Even during the ongoing, unprecedented coronavirus pandemic, some people still want to have the ability to enjoy an adult beverage with their favorite food and snacks, said one local business owner.

The owners of some Fort Smith-based businesses are helping to meet that demand by offering curbside and delivery services to their customers, said John Coats, who co-owns JKC Cellars with his wife, Kristie, in the Chaffee Crossing Historic District.

Like local restaurants, some wineries and liquor stores have shifted much of their focus to deliveries and "drive-up" customers over the last several days to serve customers and to help keep their own businesses above water.

"Many people are taking the coronavirus situation seriously; it’s really weird times right now," Coats said. "My son, Zach, wishes I would quit saying that, but yes, it is true. This is just a weird time right now."

Located at 7709 Ellis St., JKC Cellars is open 2-7 p.m. on Fridays, 12-7 p.m. on Saturdays, and 12-4 p.m. on Sundays until they can open as usual again.

"At JKC Cellars, we are allowing people to come into our business and purchase from us," Coats said. "I know the magic number is 10, as in people not being able to congregate in high numbers. We typically don’t have 10 people at once buying bottles here anyway.

"We mostly do glass sales at the winery; we've seen a decrease in sales since the pandemic started," he added. "Hopefully, these services will help keep us afloat."

Individuals interested in taking advantage of the curbside service offered by JKC Cellars can call (479) 922-9463 to use the curbside service or for bottle sales, Coats said.

JKC Cellars also has partnered with their neighbors at Fort Smith Brewing Co. to offer curbside service seven days a week. That partnership includes delivery options via the website, FortSmithBrewing.square.site, with these deliveries being made "straight to your doorsteps," the site states.

"The door-to-door sales gives customers the ability to stay safe at home and still enjoy the products they would normally enjoy, in order to make the transition to this new environment easier," said Quentin Willard, owner of Fort Smith Brewing Co. "Customers are able to carry on with life as much as possible, as well as businesses are able to keep their numbers high enough so that businesses won't need to take out additional debt when all of this settles."

Sales at Fort Smith Brewing Co. "are definitely different" and "typically lower" than sales prior to the pandemic, he said.

"A majority of our customers enjoy coming to the brewery not just for the great beer, but for the great atmosphere, as well," Willard said. "We'll never be able to replace the atmosphere, but where we can't replace the atmosphere, we're focusing heavily on service.

"We are delivering beers to customers' doorsteps in record time ... as well as working on a subscription service, so that customers' daily routines aren't interrupted," he added.

Local delivery services are preventing additional burdens being placed on customers, according to Willard.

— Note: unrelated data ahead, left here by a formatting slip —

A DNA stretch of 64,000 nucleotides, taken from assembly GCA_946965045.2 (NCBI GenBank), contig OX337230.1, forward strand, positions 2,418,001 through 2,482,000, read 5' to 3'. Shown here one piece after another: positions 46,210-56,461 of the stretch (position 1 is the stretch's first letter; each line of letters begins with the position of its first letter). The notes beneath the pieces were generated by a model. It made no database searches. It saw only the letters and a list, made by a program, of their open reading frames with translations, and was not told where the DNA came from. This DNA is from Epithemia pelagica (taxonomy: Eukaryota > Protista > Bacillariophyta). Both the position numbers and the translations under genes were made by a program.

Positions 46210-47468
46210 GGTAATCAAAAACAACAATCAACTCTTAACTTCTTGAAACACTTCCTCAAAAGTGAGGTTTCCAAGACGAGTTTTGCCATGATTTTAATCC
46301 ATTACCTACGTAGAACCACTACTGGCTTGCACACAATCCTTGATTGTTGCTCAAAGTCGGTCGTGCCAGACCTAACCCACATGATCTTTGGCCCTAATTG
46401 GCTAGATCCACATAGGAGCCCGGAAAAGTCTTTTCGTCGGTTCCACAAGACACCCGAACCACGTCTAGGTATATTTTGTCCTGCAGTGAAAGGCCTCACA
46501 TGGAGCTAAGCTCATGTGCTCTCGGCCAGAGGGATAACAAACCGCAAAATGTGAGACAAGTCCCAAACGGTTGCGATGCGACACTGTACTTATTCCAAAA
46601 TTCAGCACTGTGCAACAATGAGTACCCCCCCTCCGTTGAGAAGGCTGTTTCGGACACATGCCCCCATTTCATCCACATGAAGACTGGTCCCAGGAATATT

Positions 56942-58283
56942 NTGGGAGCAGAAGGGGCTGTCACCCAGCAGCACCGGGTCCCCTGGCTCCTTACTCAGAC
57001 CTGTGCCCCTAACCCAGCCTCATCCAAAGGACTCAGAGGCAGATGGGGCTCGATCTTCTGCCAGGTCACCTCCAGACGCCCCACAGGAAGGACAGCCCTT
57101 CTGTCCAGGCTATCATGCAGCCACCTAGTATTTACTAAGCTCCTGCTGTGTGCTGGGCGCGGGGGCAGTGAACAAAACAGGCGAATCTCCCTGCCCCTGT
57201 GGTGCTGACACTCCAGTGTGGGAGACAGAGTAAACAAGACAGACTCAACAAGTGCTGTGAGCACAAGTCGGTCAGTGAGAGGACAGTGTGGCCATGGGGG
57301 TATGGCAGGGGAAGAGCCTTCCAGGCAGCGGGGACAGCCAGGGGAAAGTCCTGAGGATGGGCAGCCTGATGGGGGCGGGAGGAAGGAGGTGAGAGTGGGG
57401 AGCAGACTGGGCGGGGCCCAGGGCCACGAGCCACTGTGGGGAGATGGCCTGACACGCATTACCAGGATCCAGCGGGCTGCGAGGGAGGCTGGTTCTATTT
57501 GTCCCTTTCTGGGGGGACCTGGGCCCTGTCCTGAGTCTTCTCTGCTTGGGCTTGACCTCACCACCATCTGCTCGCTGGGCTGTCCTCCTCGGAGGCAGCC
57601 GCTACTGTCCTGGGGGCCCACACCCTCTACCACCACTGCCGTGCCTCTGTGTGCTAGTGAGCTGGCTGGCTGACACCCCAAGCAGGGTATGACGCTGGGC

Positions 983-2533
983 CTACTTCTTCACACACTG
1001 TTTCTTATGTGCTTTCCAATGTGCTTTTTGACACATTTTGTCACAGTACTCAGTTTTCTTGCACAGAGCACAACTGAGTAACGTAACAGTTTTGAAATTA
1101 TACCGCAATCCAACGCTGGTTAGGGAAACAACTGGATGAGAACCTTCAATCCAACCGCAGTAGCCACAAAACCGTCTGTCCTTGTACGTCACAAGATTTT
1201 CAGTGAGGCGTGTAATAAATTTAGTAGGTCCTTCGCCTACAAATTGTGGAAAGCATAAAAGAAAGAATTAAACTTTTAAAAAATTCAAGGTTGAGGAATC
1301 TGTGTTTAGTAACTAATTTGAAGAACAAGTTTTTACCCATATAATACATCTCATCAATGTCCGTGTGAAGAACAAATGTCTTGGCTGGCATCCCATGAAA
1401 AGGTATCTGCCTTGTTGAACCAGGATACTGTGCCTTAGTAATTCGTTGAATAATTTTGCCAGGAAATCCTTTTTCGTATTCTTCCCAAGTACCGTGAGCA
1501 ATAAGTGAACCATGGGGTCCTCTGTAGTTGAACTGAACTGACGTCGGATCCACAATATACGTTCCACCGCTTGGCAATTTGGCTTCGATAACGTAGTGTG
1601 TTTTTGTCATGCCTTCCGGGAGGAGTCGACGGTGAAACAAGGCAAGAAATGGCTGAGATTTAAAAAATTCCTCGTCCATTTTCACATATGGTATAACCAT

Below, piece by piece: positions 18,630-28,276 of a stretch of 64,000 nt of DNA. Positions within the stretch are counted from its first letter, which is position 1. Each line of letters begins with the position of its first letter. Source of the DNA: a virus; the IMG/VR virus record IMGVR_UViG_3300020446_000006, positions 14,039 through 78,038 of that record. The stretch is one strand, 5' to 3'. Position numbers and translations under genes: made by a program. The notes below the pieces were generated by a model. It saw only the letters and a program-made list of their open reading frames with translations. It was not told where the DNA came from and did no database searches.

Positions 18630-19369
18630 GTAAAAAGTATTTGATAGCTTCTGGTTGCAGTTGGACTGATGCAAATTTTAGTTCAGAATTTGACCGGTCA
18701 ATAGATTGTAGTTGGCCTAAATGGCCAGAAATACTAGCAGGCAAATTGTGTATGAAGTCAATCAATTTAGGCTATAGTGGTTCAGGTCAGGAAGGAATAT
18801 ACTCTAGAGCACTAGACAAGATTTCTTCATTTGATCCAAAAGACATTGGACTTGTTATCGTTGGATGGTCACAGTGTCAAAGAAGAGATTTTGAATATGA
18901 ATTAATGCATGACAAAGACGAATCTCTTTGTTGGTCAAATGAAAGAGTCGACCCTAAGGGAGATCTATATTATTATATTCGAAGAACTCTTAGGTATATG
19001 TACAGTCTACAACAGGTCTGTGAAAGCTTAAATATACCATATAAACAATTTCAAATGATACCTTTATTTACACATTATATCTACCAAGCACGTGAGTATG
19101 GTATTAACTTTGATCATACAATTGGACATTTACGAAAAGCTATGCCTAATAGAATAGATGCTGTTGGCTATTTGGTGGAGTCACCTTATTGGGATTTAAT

"Fort Smith Brewing Co. is taking care of customers' beer needs so they may focus on other aspects of their livelihood," said Willard, whose company's best-sellers include Dat Nguyen Stout, Arkansas Commoner and Tequila Sunrise. "Allowing companies to deliver alcohol to people's doorsteps has lasting benefits. Our state has been marketing hard to keep drinking-and-driving activity down, and this is a sure-fire way to eliminate over half drinking-and-driving infractions."

Coats said he's thankful that beverage-based delivery services are available.

"Yes, this is all brand-new," he said. "The ability to do all of this was made possible by changes made through the governor’s office and the ABC (Arkansas Alcoholic Beverage Control) office … stating wineries and breweries can offer curbside service and deliveries.

"And we’ve definitely seen change, like there being a lot of local attention to restaurants," Coats added. "We want people to be careful, safe and healthy, of course, and to hopefully be able to still enjoy the food of their restaurant of choice with an adult beverage, if they choose."

For Coats, the threat of COVID-19 is more than just a threat to his family’s business.

"It's scary when you read about the people who have the virus," he said. "When you hear about the virus being in nursing homes, that is really scary. Older people seem to be more vulnerable to it, and that's frightening."

Coats said he remains optimistic that local, state and national health officials "will get a handle" on COVID-19 in the future.

"I think it’s going to go away, like most diseases do," he said. "But I really think that there will be some changes in people's behavior. Most restaurants already are offering curbside service, and I think people will continue to use that more.

"And people ordering things off the internet will stay up, so in a way, there will be a new normal later," Coats added. "But then there's the head-scratcher — how long is the virus going to go on?"

JKC Cellars' wine list features Miss Laura's Green Apple Riesling, Emily's Chardonnay, Baltz Bramble Blackberry Cabernet and Buffalog Float Raspberry Merlot, among others.